Want to hire a creativity agency? Pick one that also has passion projects…

Rosanna Elliott explains how making our own creative endeavours helps us deliver better ideas to our clients.

creative ideas marketing

We aren’t allowed to draw on our office walls, but if we were…

The Means Agency was founded to do creative work. We know that commercial contracts will always be the bread and butter of our business, but we also love building our own things too.

Rather than being entirely separate things, we find that the commercial and the self-generate work feed into each other. Our efforts in one area help us perform even better in the other. Here’s how:

They generate transferable energy and skills

creative ideas transferable skills

When was the last time you thought of an old timey lightbulb?

Our self-generated projects and the ideas we make a reality for commercial clients have a lot in common. While the latter requires us to deliver to a brief and the clients’s vision, the benefit of working with us is our creativity. Our clients come to us for imaginative ideas executed dynamically.

Take blog posts for example: Our background in writing scripts for theatre, film projects and TV pilots allows us to write in a wide-range of registers. The voice we write in for our clients is theirs, not ours. But we are able to use analogies, humour and design in a way that best presents their products, thinking and charm.

In turn, the habits that client work hones and refines – such as professional discipline, detailed planning, and project focus – are invaluable to ensuring that our self-generated projects move from ideas to reality.

It’s all too easy to get carried away with a personally exciting creative project and overlook the practicalities of completing it effectively. That becomes much less of a danger when you take a business-minded approach. We temper creative ambitions with an awareness of commercial and logistical realities.

Self-generated funding

funding creative commercial

Those are old pound coins. We don’t want those.


Usually with a self-generated project — whether it’s staging a play, publishing a poetry book, or putting on an arts event — you need to invest more than time. You need cash. The question is where does that money come from?

At The Means, a proportion of the revenue drawn from our commercial projects flows into our self-generated output, whether that’s our forthcoming Coffee House Theatre project or upcoming publications.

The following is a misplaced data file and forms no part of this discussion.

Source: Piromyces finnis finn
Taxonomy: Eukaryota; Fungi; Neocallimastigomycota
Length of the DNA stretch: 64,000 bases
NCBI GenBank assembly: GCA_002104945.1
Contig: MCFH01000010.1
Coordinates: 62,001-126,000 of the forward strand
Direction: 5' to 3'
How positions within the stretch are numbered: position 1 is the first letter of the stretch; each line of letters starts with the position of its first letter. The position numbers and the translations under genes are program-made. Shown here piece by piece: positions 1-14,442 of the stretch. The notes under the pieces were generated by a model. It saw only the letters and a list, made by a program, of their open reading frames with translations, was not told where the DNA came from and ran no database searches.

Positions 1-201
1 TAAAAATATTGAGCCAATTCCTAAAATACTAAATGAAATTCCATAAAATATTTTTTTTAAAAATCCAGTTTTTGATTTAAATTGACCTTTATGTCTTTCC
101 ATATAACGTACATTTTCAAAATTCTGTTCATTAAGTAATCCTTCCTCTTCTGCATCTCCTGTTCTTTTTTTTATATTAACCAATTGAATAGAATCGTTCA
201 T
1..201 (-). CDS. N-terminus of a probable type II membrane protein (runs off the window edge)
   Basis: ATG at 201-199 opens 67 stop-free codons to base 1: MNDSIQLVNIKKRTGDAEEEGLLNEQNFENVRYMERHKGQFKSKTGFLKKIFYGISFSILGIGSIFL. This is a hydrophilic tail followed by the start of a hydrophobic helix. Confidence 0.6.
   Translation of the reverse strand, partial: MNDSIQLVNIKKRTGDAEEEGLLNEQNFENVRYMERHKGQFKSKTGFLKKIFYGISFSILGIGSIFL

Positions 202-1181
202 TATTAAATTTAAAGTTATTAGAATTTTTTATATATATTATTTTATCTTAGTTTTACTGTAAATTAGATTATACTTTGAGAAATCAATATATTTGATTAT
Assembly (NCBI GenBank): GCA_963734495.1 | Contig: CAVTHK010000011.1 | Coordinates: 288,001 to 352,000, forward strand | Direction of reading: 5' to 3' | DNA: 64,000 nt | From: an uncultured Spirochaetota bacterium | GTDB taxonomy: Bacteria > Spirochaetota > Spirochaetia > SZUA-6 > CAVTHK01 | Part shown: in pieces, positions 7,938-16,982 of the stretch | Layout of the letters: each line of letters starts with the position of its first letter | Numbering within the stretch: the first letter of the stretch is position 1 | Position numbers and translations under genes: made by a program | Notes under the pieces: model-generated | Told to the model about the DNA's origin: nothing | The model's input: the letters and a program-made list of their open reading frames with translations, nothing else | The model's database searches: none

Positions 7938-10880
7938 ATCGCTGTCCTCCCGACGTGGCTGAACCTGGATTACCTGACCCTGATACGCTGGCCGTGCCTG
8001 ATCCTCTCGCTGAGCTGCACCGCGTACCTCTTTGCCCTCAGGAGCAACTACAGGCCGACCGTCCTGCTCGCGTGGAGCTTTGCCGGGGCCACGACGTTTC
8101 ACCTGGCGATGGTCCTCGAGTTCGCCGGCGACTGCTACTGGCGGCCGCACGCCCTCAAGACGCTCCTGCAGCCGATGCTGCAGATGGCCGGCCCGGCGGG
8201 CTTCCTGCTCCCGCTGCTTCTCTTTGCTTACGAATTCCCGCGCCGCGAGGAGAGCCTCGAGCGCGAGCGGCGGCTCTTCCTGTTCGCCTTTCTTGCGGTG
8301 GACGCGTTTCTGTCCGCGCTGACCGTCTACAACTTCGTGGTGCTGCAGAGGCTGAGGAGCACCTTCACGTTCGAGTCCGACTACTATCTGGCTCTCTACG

This model means that our own creative projects are owned entirely by us and our partners.

Financially sustainable creative freedom is an ideal situation for any creator, and it’s our goal to expand and enhance that idea as we grow.

If you’d like us to apply our creative minds to your company’s toughest challenges, get in touch at hello@themeans.rocks. You can also follow us on twitter @readthemeans.

Get a grip: what climbing (and an unexpected marriage proposal) can teach you about great marketing

Bouldering. It’s indoor climbing with crash mats but without a harness. Sounds tough, right? Well so is creating great campaigns. Here’s how not to fall flat on your face, according to CMO, Emily Jarvis.

woman climbing

My Twitter followers know all too well that I’ve been bouldering (or, climbing) for two years. You’ll see me making my ascent at Highball most weekends. Around the same time, my professional career moved from publishing into marketing.

Turns out, this was no coincidence.

The two have a lot more in common than you think.

Here’s five ways to find your balance and deal with the daily grind of creative challenges coming your way — with added climbing-based puns and slang thrown-in.

1. Offering marketing advice is no different to giving Beta to strangers

Beta: Beta means information about a climb. In rock climbing this may include a climb’s difficulty, crux, style, length, quality of rock, ease to protect, required equipment, and specific information about hand or foot holds.

man climbing boulder

You want people to read your stuff, right?

Half right. You want people to read your stuff and engage with your brand.

It doesn’t matter how many people help you to hone your writing technique or strategy along the way. It’s about results.